Thursday, 7 February 2019

Las Norias and Roquetas de Mar with Dave & Co

Wednesday 6 February 2019

Interesting reading Dave's report below of the Arboleas Birding Group's visit to the west of Almeria.  Like me he has noticed that Shoveler numbers are rapidly declining as they make their return migration northwards.  A little worrying about all the plastic filth at Las Norias and those ABS members attending the February meeting In Cabo de Gata on 16 February and taking in a stop at this site on the way up or back will see the ghastly mess for themselves.  I'll be there Friday morning and trying not to be too distracted whilst birding.  Little Terns would be a delight to see.


Disgraceful discarded plastic rubbish at Las Norias


Las Norias & Roquetas de Mar  -   Wednesday 6th February

Ssssh! Don't shout it too loud, but the weather seems to have changed for the better.  As I drove Richard, Paul, Reyna and Peter down from Arboleas the temperature increased from 5C up to nearly 20C by the end of the day.  Blue skies, sunny and very little wind. We met up with Alan and John at the Repsol Service Station (Jct 420).  After a cup of coffee we headed for Las Norias lake, seeing a Cattle Egret perched on a power line on the way.  As we approached the first causeway, we saw White Wagtail, Black Redstart and the first of numerous Cormorant.  Richard saw a Robin and John a Black Headed Gull.  I scanned the far shore and counted over 70 Cormorants resting or drying their wings together with one Little Egret and a few Grey Heron.  We also saw Mallard, Red Crested Pochard, Coot, Moorhen and Great Crested Grebe on the water.  John found some Crag Martin.  On the right hand side, the best birds were 17 White-headed Duck in a raft.  A line of a dozen or so Cormorants were combining forces to fish.  Little Grebe were present.  Alan found an elusive Shoveler.  Most seem to have now departed.  A lot less Chiffchaff as well.  We heard the usual Cetti's Warbler.  Also seen were Serin, Greenfinch and Stonechat.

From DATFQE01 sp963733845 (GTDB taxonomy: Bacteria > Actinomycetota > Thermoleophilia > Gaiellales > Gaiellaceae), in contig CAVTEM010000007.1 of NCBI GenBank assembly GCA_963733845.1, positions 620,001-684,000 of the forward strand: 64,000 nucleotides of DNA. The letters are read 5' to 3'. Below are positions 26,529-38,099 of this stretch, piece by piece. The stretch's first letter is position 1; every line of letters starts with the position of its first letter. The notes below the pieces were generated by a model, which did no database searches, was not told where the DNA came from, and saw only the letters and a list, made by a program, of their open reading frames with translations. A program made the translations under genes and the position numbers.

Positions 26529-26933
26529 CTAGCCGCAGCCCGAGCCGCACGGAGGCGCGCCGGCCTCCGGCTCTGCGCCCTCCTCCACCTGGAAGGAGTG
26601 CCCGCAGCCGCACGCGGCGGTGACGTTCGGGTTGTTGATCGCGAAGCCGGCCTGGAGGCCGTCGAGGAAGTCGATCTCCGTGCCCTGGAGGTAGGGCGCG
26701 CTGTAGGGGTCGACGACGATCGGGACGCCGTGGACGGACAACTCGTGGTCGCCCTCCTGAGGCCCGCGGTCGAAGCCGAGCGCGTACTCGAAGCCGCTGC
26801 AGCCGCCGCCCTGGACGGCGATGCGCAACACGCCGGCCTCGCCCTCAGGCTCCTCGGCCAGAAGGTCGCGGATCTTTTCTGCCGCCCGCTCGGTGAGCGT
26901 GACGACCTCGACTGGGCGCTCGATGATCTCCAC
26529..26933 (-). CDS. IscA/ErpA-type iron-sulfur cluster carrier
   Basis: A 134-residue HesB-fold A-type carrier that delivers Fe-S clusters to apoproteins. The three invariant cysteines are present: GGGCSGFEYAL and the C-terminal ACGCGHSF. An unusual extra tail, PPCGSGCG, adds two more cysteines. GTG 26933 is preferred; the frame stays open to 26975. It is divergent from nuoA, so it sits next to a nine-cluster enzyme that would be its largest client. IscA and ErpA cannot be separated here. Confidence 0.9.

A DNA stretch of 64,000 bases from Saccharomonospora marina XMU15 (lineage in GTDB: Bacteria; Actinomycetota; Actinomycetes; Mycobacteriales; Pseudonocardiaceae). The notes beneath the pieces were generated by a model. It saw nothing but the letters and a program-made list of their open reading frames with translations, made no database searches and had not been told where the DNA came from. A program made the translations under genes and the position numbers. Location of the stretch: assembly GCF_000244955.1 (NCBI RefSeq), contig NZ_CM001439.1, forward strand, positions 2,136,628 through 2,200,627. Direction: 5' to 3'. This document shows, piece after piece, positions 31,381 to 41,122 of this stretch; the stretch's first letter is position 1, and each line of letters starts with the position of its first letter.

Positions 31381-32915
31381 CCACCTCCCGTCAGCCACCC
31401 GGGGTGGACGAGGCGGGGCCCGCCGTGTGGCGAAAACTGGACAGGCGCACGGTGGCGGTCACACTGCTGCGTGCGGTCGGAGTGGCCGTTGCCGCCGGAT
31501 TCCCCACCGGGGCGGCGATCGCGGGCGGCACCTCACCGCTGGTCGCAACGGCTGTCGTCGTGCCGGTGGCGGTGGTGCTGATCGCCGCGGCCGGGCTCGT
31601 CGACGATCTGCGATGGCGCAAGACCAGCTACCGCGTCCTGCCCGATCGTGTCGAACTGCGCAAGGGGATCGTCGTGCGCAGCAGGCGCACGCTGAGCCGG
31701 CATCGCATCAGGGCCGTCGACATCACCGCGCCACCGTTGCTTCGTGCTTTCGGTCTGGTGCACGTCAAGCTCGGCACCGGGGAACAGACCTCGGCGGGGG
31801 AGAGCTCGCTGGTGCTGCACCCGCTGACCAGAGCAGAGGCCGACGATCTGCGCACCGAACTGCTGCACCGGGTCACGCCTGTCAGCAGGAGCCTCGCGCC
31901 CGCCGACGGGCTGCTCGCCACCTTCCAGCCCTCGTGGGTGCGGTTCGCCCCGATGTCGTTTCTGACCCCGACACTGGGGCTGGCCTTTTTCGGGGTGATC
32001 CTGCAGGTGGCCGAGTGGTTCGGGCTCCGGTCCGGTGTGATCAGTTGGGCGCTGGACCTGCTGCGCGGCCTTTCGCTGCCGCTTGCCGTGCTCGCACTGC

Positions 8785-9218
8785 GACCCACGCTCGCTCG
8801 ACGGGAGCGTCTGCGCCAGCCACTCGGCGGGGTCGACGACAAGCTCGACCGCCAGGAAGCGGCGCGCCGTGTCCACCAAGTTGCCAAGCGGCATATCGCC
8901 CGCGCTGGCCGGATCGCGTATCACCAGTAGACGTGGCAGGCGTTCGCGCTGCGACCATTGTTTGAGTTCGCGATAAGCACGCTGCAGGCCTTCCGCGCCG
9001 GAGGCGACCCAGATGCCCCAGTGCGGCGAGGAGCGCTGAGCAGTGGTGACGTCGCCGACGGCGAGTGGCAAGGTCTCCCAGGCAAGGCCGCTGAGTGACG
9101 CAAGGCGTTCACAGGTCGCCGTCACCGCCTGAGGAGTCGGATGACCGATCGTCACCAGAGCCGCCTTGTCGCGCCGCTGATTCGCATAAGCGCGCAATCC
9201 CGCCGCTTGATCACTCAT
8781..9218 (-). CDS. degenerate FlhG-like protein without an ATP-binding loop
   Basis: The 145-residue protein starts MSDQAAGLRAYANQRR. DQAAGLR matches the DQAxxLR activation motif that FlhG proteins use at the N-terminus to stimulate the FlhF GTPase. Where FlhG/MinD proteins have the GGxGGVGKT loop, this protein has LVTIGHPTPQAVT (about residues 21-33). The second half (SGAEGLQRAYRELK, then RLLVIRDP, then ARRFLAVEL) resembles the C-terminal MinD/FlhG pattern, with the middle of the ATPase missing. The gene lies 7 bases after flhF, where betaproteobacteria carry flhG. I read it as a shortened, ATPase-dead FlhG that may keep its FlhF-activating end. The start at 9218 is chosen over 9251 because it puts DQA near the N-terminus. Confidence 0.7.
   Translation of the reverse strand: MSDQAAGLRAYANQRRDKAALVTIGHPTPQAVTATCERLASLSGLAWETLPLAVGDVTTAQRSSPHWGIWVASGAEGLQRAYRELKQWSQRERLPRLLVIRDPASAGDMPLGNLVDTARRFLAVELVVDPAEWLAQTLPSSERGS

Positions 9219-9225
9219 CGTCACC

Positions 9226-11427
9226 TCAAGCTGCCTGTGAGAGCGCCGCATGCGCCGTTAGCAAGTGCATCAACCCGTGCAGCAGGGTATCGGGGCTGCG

Spotted Redshank Tringa erythropus
Moving round to second stop, half way round, we picked our way through the ever increasing piles of discarded rubbish.  Alan found some Black-necked Grebes.  A flight of Goldfinch flew over.  A Sardinian Warbler was in the reeds.  I then spied a Spotted Redshank in the rocky area, together with a Green Sandpiper and a Northern Starling.  There were hundreds of the latter swarming around in large flocks.  A Grey Heron flew out of the reeds below us.  Richard thought it could've been spooked by a Purple Swamphen.  We then spotted 4 Little Terns fishing over the far side.  A Gadwall landed on the water in front of us.  I spotted a flying Little Stint.  Also seen were Meadow Pipit, Jackdaw and Blackbird.
We moved to the near end of the littler pool.  The fact it is only 500 metres from the Plastic Recycling factory makes the piles of discarded plastic sheeting all the more abominable!  We saw more Red-crested Pochard, Mallard, Great Crested Grebe and Cormorants.  We drove round to the little bridge. Paul spotted a Kingfisher and I saw a Snipe fly over.
On the way to Roquetas we stopped for a coffee at San Augustin.  We drove to the far end of the Roquetas salinas.  As we crossed the causeway, a Marsh Harrier flew above us. 

Marsh Harrier Circus aeruginosus
Alan and John in the leading car also saw a Zitting Cisticola.  We checked out the reeds and eventually John persistence was rewarded with glimpses of a Purple Swamphen.  Greater Flamingos were, of course, present.  We also saw a distant Shelduck.   Mosquitoes rampant in this area!  On the way to the next stop we added Magpie and Kestrel.  There, Alan spotted Black-winged Stilt and Redshank and John had Lesser Black-backed Gull.

Greater Flamingos Phoenicopterus roseus at Roquetas de mar
We then moved on to the main pool.  Large rafts of Common Pochard, Coot and Black-headed Gulls. A few Gadwall.  Not the numbers of the previous visit.  Also seen were more Marsh Harriers and Cormorants.

Cormorant Phalacrocorax carbo
We ended up with 52 species. Lovely weather in great company. 
Regards, Dave

All photographs by David Elliott-Binns


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